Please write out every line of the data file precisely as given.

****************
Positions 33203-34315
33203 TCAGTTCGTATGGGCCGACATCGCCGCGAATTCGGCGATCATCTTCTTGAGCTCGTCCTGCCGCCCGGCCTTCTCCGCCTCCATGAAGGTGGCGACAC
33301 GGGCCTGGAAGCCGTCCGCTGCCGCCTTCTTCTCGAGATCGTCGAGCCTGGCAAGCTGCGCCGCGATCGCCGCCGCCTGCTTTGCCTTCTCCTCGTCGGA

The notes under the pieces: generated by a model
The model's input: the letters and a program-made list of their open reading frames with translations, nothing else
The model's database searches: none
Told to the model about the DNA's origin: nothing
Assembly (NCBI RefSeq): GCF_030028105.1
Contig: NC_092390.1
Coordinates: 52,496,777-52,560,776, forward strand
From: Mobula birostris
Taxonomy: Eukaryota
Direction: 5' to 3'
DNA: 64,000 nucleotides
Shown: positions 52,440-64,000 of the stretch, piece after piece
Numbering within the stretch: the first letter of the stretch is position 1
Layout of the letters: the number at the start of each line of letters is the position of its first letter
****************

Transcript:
Positions 33203-34315
33203 TCAGTTCGTATGGGCCGACATCGCCGCGAATTCGGCGATCATCTTCTTGAGCTCGTCCTGCCGCCCGGCCTTCTCCGCCTCCATGAAGGTGGCGACAC
33301 GGGCCTGGAAGCCGTCCGCTGCCGCCTTCTTCTCGAGATCGTCGAGCCTGGCAAGCTGCGCCGCGATCGCCGCCGCCTGCTTTGCCTTCTCCTCGTCGGA

The notes under the pieces: generated by a model
The model's input: the letters and a program-made list of their open reading frames with translations, nothing else
The model's database searches: none
Told to the model about the DNA's origin: nothing
Assembly (NCBI RefSeq): GCF_030028105.1
Contig: NC_092390.1
Coordinates: 52,496,777-52,560,776, forward strand
From: Mobula birostris
Taxonomy: Eukaryota
Direction: 5' to 3'
DNA: 64,000 nucleotides
Shown: positions 52,440-64,000 of the stretch, piece after piece
Numbering within the stretch: the first letter of the stretch is position 1
Layout of the letters: the number at the start of each line of letters is the position of its first letter